Planet. People. Prosperity.

A Thriving world for our Future Generation

The Agenda 2030 is one of the essential achievements for modern society, a touchstone for raising awareness on the current global challenges and a straightforward action plan.

Aiming at a sustainable development means harmonizing the economic, social, and environmental dimensions, merging the role that People, Planet, and Prosperity play nowadays to lead towards a thriving society.

17 Goals and 169 targets that can be all, directly or indirectly, connected to the food system. Because speaking about SDGs means speaking about food.

Food security, food safety, good quality nutrition, undernourishment: no country on Earth is exempt.

This explains why empowering global collaborative partnerships among different stakeholders is at the heart of the Agenda for this #DecadeOfAction. For too long have we been experiencing the silos approach’s disastrous effects: no solo players can solve global challenges. For many years, the public and private sectors have worked separately; youths were afraid to speak up to corporations. It’s time to break these silos, unleash the power generated by multidisciplinarity and contamination of expertise, and encourage cooperation to unlock the food system’s opportunities.

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For this reason, on the 6th of August, the Future Food Institute has brought together, around the same virtual table, representatives of different parts of our society to reflect on how to improve food security and achieve Prosperity in the Sustainable Development Framework. An inspiring discussion developed under the fishbowl highlighting the crucial need of breaking the generational silos and the cultural barriers, highlighting the power of diversity and involving different voices from industries (Pierluigi Sigismondi from Dole), institutions (Maximo Torero from FAO), innovation (Peter Schelstraete from Ubuntoo), digital media (Max Schorr from Upworthy), environment (Jonathon Porritt from the Forum for the Future and the young climate activists Melati Wijsen from Bye Bye Plastic BagsUgo and Emma Angeletti from Back2Earthand Joshua Williams from Joshua Hearth Foundation).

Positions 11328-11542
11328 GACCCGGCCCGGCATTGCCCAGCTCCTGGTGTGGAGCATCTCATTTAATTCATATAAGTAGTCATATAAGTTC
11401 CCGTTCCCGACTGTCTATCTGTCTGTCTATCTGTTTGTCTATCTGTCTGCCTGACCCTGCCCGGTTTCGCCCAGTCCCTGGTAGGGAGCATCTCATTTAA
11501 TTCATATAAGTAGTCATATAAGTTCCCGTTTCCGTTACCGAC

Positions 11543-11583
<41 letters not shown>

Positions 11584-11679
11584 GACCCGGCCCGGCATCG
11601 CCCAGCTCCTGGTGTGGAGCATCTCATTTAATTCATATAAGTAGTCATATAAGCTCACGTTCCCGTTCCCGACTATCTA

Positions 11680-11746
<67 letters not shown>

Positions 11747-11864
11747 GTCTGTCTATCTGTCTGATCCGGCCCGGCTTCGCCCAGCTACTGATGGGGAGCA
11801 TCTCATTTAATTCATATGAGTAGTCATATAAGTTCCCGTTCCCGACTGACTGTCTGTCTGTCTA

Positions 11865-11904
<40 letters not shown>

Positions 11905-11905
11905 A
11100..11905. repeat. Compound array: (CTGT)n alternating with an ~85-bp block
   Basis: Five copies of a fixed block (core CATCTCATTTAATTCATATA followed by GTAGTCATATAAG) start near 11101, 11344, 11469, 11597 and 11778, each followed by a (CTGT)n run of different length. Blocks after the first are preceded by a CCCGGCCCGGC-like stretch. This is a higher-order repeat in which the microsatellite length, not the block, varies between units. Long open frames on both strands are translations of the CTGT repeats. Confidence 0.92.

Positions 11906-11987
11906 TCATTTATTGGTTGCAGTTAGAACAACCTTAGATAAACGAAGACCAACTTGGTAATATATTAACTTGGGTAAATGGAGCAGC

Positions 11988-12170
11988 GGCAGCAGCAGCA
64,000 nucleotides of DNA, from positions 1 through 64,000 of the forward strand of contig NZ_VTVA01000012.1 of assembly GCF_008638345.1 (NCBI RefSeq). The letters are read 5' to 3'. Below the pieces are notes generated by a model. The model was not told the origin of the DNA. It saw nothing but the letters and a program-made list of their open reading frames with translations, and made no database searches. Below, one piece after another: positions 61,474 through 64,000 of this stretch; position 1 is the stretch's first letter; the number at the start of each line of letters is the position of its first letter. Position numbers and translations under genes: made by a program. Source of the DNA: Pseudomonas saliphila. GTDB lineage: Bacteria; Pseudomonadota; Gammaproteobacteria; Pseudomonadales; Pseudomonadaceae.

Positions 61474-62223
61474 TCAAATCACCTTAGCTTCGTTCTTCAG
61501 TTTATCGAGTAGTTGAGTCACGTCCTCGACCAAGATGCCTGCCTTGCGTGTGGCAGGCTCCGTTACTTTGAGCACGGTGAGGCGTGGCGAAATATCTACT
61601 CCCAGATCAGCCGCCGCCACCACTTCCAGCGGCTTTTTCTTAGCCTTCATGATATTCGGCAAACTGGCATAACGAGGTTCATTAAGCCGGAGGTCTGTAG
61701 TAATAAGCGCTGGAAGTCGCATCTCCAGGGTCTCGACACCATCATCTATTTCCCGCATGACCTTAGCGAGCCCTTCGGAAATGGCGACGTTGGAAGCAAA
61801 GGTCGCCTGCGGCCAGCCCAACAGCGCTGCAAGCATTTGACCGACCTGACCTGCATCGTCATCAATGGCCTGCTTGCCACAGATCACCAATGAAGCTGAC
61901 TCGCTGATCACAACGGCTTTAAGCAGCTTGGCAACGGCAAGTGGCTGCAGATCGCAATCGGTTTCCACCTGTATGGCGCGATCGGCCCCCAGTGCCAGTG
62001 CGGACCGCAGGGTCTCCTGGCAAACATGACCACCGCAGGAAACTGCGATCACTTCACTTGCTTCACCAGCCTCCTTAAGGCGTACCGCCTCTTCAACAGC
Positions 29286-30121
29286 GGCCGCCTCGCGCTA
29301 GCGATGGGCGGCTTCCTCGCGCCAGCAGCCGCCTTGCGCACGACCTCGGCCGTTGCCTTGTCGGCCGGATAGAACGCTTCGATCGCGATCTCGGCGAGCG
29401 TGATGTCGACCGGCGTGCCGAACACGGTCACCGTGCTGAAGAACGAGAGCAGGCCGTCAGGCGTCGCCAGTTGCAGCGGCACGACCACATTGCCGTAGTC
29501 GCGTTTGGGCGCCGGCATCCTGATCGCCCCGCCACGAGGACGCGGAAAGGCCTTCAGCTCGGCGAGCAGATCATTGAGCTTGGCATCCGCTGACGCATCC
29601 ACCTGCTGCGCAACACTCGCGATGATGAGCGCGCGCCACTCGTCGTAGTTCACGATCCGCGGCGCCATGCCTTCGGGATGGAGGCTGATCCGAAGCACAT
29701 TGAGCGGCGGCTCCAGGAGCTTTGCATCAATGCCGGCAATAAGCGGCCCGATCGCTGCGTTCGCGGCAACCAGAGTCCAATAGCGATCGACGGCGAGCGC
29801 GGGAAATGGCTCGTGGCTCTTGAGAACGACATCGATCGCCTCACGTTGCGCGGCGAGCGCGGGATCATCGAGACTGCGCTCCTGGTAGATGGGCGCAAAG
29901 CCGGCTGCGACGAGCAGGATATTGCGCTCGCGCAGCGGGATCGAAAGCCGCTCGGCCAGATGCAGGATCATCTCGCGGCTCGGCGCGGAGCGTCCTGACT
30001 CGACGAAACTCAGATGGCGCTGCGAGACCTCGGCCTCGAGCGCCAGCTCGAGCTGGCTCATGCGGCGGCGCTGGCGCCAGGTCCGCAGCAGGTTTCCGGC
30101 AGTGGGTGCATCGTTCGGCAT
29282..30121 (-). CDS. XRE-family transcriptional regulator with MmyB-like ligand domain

How to facilitate the connection to start this movement?

Here some reflections from the roundtable:

Individual stories matter

“How loud should we speak for our voices to be heard before a systemic change happens?”

With this challenging question, one of the young leaders (Melati Wijsen) opened the debate about intergenerational collaboration. However, as clearly stressed out by Max Schorr, we often underestimate the power of single stories on the whole society and the potential for inspiration and influence generated by individual convictions and actions. At our Roundtable we had Joshua Williams, who started his mission against poverty and hunger at 4 and a half years old; two siblings who began their mission on valuing compost by asking their neighbors to separate the components of their domestic trash; and a young teenager living in Bali Island that first experienced the issue of plastic bags when she was 12.

Their personal stories build added value to the message they carry.

Make it personal

It is clear that when people can personally relate to a specific issue or challenge, there are better chances for them to make a change. Making the issue personal or thinking about the impacts of specific actions within a person’s inner family or friends is the exact trigger for transformation.

“Food waste is something very personal because we all produce waste, and we all eat. If you show people that this is personal than they need to take a stand” — Emma Angeletti

Bring the purpose back

Every one and each of us has the potential to be a changemaker. Regardless of our roles and positions, reversing the inconsistencies and inefficiencies of the current food system deals with people’s purposes and values.

The systemic approach starts at the individual level, as companies and institutions are first composed of individuals.

Bringing purpose back, especially for businesses, and opening the door towards the “purpose revolution” can generate a snowball effect at the employee and society level.